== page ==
You walk through the tall columns of giant grey trees, dappled with innumerable shades of green by light from above filtering through the leafy canopy. You can almost taste the oxygen-rich air, heavy with moisture. It seems to imbue you with an inexplicable euphoria. You wander on as though in a dream.
Strange fragrances waft in among the ever-present unmistakable compost odour of decaying vegetation. The cycle of life and death confronts you with shocking immediacy. All around you vegetation of incredible lushness spills upon and over itself. Vines and lianas cavort, twist and tumble in every direction. A spot of colour might be a flower... then it moves and turns out to be a butterfly.
The cicadas'1 tinny whine pervades the rich green light, but the sound stops respectfully as you walk close. The insects' instinct for life is strong - they don't know who you are. An alien cooing spreads through the forest. Luckily your naturalist-guide is an expert on the local wildlife, so he can identify the strange sound.
You stop for a minute and peel off the top layer of leaves covering the damp forest soil. Here you see countless scurrying motes of life; all incessantly moving towards their inscrutable destinations. Between and within the damp, papery leaves are masses of tiny white threads, which are the tendrils of fungi seeking sustenance from the dead. Yet these are part of life too, unlocking the life-giving nutrients once held by the living plant, freeing them to be used by new plants. And just a few inches away is a sprouting seed, its roots already pushing into the leaf litter, its small soft leaves already reaching up toward the precious light.
Where are you? Tropical rainforest. In the Amazon, on the banks of the world's biggest river. You're surrounded by endless tracts of green in overwhelming abundance - one of the world's biodiversity hotspots - home to more types of plants and animals than anywhere else on Earth.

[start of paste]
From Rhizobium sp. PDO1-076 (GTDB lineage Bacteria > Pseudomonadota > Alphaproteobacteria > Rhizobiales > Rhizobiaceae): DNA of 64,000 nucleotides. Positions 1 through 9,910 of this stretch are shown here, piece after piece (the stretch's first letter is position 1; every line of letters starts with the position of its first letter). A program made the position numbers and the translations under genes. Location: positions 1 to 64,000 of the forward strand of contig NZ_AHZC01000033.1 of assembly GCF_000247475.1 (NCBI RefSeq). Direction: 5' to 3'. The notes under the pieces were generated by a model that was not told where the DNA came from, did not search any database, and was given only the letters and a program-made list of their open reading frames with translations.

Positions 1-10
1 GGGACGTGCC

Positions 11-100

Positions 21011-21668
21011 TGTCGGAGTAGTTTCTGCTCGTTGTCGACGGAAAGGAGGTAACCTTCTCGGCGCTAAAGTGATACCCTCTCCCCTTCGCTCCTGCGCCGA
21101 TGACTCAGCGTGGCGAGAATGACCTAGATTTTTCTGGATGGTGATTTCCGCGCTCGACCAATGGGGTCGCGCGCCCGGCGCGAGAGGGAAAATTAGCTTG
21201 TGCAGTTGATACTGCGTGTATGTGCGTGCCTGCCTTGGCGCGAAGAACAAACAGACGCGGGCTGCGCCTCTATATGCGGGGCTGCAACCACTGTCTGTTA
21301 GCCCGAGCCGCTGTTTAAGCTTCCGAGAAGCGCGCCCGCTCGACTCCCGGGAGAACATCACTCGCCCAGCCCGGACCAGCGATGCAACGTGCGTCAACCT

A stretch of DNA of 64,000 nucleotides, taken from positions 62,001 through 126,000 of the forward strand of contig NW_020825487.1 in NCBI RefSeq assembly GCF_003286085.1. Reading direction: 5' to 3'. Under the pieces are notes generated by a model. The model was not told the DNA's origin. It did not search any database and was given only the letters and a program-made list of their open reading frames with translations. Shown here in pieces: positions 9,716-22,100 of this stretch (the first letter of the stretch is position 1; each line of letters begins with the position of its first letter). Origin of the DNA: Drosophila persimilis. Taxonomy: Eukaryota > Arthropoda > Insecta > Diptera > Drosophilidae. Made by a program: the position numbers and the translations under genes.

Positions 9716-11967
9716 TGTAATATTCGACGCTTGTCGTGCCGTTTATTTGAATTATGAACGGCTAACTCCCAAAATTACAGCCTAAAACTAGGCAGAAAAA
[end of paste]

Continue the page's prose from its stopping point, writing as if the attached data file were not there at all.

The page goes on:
But what does the Amazon mean to you? Peter Benchley's sensationalist TV series? A mysterious wilderness full of weird animals, yucky bugs and strange people? Until you've been there, impressions are mere illusions. The Researcher of this piece, over the past ten years, has been lucky enough to visit the Amazon many times. He's sailed along the full length of the river twice, and led 25 separate natural history and photography tours. Such was his experience, he was inspired to write a book - the leading travel guide to the Amazon - The Amazon: The Bradt Travel Guide>.
Yet, even now having been there on so many occasions, having met so many wonderful people, encountered so many bizarre creatures and with the perspective of a biologist (the Researcher's academic background) - the Amazon's mystery remains. Perhaps because it is ultimately indescribable - it's truth cannot be conveyed, only sensed and then fleetingly. Seeing it on TV, even in the best nature documentaries, offers merely a glimpse of a greater whole.
So you walk on, along a muddy trail. You observe more closely, trying to take it all in - but it is endless - a surfeit of sensory input. The beauties and intricacies of the forest are infinite. How unjust, how cruel, that we humans should find reasons to pillage this treasury of life. Yet the beauty and wonder remains intact in many parts.
Escape the drudgery of day to day life. You'll still find mystery, adventure and excitement... these the Amazon offers in abundance, even for our technologically jaded senses. In the words of Francisco Grippa, a well-known artist living in Pevas, Peru,
The forest, the river, the wildlife, the people, they are my inspiration - they are my life.
Let the Amazon into your life and visit there while you still have the chance.